Presentation on theme: "Open Dialogue: A Recovery-Oriented Practice The Advocates Experience Christopher Gordon, MD Medical Director, Advocates, Inc. Associate Clinical Professor."— Presentation transcript:
Open Dialogue: A Recovery-Oriented Practice The Advocates Experience Christopher Gordon, MD Medical Director, Advocates, Inc. Associate Clinical Professor of Psychiatry Harvard Medical School
Thank you, NAMI! Eager to tell you about Open Dialogue – an ambitious agenda! I am a clinical psychiatrist – I work in a public setting with real people Job #1: Helping my patient feel heard, safe and respected Job #2: Welcoming and including families, whom I see as a source of love and support
The Bio-psycho-social-spiritual Model
I’m a crisis psychiatrist Feeling welcomed, safe, included in all decisions, and understood as you understand yourself promotes better outcomes. If you feel like the doctor or nurse “get it” as you understand the situation, it helps. As a crisis psychiatrist, I know that things look better in the morning, and often better when we bring the family together. Time helps. Time together helps. Getting more input helps. I really believe that crisis = danger + opportunity. I want to optimize chances for a good outcome, and do what I can to avoid a bad one. There are risks from under-treatment and risks from over-treatment.
What is Open Dialogue? A way of working with people in psychiatric crisis developed in Tornio, Finland, over the last 20 years. It is a system of care that includes crisis services, inpatient services, outpatient services, psychiatrists, nurses, therapists. The person is seen rapidly, in the most normal circumstances possible – ideally at home – with family and other supports. The network and the clinical team together try to figure out what would be best to do and not do. The team sticks with the person and the family, wherever the need takes them, for however long is required. Neuroleptics are used sparingly, at low doses and for shorter periods of time than is typical in the US.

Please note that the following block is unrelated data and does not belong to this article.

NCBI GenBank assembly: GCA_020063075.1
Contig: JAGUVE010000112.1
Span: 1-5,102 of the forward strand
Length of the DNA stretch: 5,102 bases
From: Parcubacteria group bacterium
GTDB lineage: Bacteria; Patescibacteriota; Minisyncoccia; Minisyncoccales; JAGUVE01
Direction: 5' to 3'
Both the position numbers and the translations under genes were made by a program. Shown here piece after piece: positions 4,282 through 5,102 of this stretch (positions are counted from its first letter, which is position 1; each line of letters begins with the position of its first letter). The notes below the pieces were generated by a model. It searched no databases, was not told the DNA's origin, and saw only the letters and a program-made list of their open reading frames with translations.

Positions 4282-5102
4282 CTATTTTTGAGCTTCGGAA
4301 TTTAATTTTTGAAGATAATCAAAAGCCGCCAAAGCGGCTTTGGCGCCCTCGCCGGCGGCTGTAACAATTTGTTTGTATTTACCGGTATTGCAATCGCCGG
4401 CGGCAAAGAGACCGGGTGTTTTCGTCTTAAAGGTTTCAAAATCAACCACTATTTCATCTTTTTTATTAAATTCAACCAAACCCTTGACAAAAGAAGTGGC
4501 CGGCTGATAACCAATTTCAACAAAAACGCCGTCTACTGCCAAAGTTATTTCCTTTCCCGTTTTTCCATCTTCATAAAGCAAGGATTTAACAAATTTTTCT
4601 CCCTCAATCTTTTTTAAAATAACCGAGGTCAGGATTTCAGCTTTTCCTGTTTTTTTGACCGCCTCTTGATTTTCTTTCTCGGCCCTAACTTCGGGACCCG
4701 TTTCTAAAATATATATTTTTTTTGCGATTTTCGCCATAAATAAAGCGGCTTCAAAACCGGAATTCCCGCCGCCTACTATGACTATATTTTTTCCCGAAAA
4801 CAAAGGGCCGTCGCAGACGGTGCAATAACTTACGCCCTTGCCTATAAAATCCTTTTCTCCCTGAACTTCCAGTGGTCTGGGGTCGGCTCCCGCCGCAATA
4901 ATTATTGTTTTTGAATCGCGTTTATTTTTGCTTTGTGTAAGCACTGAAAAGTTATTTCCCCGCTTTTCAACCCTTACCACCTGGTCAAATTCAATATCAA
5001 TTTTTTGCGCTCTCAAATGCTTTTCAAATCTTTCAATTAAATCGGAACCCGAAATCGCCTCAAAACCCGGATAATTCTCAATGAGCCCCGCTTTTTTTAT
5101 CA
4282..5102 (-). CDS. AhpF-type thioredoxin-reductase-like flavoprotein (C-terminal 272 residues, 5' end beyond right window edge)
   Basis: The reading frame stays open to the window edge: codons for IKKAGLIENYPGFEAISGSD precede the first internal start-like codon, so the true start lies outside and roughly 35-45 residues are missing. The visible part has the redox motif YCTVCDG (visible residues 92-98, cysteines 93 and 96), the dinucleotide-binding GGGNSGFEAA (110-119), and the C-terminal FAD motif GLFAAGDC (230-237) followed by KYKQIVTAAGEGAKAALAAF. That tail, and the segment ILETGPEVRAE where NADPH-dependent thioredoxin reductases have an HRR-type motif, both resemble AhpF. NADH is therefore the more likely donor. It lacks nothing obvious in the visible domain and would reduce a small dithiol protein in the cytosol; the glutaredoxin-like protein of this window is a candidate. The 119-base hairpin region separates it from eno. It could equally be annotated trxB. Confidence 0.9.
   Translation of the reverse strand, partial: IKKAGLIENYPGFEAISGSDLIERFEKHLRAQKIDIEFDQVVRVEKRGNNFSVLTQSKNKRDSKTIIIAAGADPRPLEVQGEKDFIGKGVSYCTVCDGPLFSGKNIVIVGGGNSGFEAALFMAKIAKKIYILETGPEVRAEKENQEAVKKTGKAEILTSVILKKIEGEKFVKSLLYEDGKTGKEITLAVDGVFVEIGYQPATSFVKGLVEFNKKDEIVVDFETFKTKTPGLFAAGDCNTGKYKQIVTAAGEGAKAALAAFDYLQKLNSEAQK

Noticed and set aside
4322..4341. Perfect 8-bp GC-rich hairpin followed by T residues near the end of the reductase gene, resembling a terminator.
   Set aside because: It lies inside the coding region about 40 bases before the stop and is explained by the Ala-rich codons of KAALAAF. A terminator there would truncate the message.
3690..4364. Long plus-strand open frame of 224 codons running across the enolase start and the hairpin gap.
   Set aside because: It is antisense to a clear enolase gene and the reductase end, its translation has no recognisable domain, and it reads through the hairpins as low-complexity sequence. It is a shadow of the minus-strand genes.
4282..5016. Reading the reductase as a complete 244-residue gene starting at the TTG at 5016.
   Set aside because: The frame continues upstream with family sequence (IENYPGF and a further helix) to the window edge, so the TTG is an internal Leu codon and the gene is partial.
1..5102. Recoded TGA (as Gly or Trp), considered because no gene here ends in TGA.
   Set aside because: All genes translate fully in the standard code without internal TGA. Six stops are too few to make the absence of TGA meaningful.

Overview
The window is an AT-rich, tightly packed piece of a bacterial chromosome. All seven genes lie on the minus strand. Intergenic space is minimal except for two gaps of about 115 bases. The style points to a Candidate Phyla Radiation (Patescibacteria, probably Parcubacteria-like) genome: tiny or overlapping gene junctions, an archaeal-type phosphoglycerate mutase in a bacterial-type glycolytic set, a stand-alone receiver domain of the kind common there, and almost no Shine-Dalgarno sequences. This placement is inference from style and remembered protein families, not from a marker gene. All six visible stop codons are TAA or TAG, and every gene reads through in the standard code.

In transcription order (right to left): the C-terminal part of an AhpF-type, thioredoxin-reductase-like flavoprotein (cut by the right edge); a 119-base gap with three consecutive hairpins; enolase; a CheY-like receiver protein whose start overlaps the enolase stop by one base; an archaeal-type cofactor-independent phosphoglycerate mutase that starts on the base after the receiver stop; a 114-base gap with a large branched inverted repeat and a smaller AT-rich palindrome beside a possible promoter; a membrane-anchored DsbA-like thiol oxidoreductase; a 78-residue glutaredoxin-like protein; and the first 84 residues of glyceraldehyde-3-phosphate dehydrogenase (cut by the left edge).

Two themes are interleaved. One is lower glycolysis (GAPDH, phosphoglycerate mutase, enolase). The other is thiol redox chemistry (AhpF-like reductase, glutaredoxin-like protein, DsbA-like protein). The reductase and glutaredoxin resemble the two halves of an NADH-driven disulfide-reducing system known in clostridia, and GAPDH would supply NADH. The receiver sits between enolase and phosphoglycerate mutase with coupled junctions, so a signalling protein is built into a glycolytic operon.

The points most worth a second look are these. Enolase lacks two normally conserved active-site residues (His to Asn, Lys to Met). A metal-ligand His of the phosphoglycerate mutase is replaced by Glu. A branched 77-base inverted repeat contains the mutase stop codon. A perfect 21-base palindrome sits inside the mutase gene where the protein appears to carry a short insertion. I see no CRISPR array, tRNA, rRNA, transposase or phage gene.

Open Dialogue was developed in Finland, brought to US attention by Robert Whitaker, championed in the US by Dr. Mary Olson
Generating tremendous interest Could it be possible to bend the clinical curve away from chronicity? Could it be possible to use less neuroleptic medications? Could it be possible to decrease the sense of alienation and polarization that so often occur? This leads to great interest, and maybe some unrealistic expectations…
Some key ideas Open Dialogue uses a crisis model, not a disease model. Crises resolve; crises are opportunities; people in crisis need support. Diagnoses can “freeze” situations and impede resolution and recovery. We have always known that many people can recover from a psychotic episode: this model seeks to optimize the chances for such recovery. Therefore, be slow to diagnose, slow to explain; Provide practical, helpful support; beware of psycho-education that implies more certainty than is warranted. Open Dialogue involves modest goals: restoring the “grip on life.” Open Dialogue is not a “sticky system.” The voice of the person at the center of concern must be heard.